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Office shut down over the holidays Texas

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  • Office shut down over the holidays Texas

    In an effort to save money the company I work for has decided to shut down between 12/21 -12/25, however we have all been told that in order to get paid we must take vacation days. I am a salaried/exempt employee, is this legal? Shouldn't I get paid anyway?

    Thanks Grace

  • #2
    Probably legal. Salaried Exempt employees are paid under FLSA regulation 29 CFR 541.602 and that regulation allows for entire workweeks not worked (voluntarily or in-voluntarily) to be unpaid. Past that FLSA does not care about vacation even a little bit, so reducing vacation balances to cover time not worked is very legal under FLSA.
    "Reality is that which, when you stop believing in it, doesn't go away".
    Philip K. **** (1928-1982)

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    • #3
      It is legal if they shut down for a full week.

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      • #4
        Being exempt, the employer has to pay you in any week in which you work at all (excluding first/last or FMLA timeoff). But since it is a whole week off, he doesn't have to pay you unless you have saved PTO. That is assuming your defined workweek includes all 5 days that you have listed. If your workweek is weird (say Wed-Tues), then he might have a problem. It does state that he would need to have you sign a wage deduction authorization under TX state wage laws. Not sure what would happen if you refused, but to me, it would be a case of insubordination and an offense in which he could decide to terminate your employment.

        Here is direct language from the TWC:

        " If a salaried exempt employee misses an entire workweek for any reason, then the employer could deduct a week's worth of pay from the salary....The same rule applies for unpaid holidays, furloughs, business closures, bad-weather days, and other occasions when work is unavailable to salaried exempt employees who are otherwise available for work: if the office is closed on a day that a salaried exempt employee would normally work, then partial-week deductions from pay are not allowed, but if the employee misses an entire week for such a reason, the salary may be reduced by that amount...Despite the deductions from salary allowed under the FLSA on a partial-day, full-day, and weekly basis, as long as the interval of the pay period is longer than the time involved in the deduction, the employer would be facing a wage deduction situation that would be covered by the Texas Payday Law. Such a deduction would need to be authorized by the employee in writing in order to be valid under the TPL. For a sample wage deduction authorization form that addresses this issue, click here and see item # 12." http://www.twc.state.tx.us/news/efte/salary_test.html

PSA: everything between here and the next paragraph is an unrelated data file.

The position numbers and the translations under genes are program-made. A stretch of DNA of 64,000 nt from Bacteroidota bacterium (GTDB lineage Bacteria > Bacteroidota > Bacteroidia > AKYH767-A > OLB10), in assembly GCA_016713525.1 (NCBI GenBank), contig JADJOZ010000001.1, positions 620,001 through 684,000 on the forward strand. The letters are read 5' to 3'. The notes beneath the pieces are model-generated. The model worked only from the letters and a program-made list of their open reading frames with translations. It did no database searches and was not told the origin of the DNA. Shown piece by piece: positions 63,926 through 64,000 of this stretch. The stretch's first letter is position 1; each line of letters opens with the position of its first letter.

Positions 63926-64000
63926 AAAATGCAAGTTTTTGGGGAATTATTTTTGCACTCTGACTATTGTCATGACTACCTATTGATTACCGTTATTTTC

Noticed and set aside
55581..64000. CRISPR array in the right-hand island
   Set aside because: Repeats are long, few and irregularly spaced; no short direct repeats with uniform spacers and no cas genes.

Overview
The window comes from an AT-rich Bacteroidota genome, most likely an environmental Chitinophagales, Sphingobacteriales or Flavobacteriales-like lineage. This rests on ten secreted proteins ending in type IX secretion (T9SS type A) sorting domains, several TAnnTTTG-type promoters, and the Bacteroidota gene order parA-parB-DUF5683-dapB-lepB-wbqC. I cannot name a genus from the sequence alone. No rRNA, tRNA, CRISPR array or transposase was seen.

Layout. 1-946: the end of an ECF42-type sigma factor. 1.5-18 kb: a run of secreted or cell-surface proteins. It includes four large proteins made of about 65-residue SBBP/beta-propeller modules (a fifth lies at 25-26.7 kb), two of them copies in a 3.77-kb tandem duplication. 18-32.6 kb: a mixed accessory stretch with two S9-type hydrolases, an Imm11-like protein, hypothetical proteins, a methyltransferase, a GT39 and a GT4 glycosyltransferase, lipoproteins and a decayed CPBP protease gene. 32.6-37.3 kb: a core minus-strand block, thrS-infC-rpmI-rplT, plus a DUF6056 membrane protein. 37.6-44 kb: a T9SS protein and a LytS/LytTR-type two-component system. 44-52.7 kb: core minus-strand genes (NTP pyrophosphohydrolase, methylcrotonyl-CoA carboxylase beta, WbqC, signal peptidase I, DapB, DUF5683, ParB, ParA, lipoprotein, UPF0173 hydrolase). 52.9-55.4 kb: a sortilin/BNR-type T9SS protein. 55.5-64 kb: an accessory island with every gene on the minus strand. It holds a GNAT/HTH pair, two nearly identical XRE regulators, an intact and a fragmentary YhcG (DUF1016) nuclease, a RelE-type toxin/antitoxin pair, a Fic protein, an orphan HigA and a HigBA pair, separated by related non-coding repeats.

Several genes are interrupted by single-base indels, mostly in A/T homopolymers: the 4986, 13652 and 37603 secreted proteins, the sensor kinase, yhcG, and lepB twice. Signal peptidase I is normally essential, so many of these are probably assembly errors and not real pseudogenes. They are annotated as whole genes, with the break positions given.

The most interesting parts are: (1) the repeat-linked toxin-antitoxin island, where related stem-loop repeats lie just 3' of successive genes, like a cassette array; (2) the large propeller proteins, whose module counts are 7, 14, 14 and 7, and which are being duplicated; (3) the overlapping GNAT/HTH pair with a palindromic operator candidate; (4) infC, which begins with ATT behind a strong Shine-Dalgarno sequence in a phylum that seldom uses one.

(to my fellow posters, the wage deducti9on authorization kind of surprised me and in 11+years in TX doing payroll/HR had never heard this one, but TWC has it listed)
        Last edited by hr for me; 10-23-2015, 12:36 PM.

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        • #5
          It is legal.

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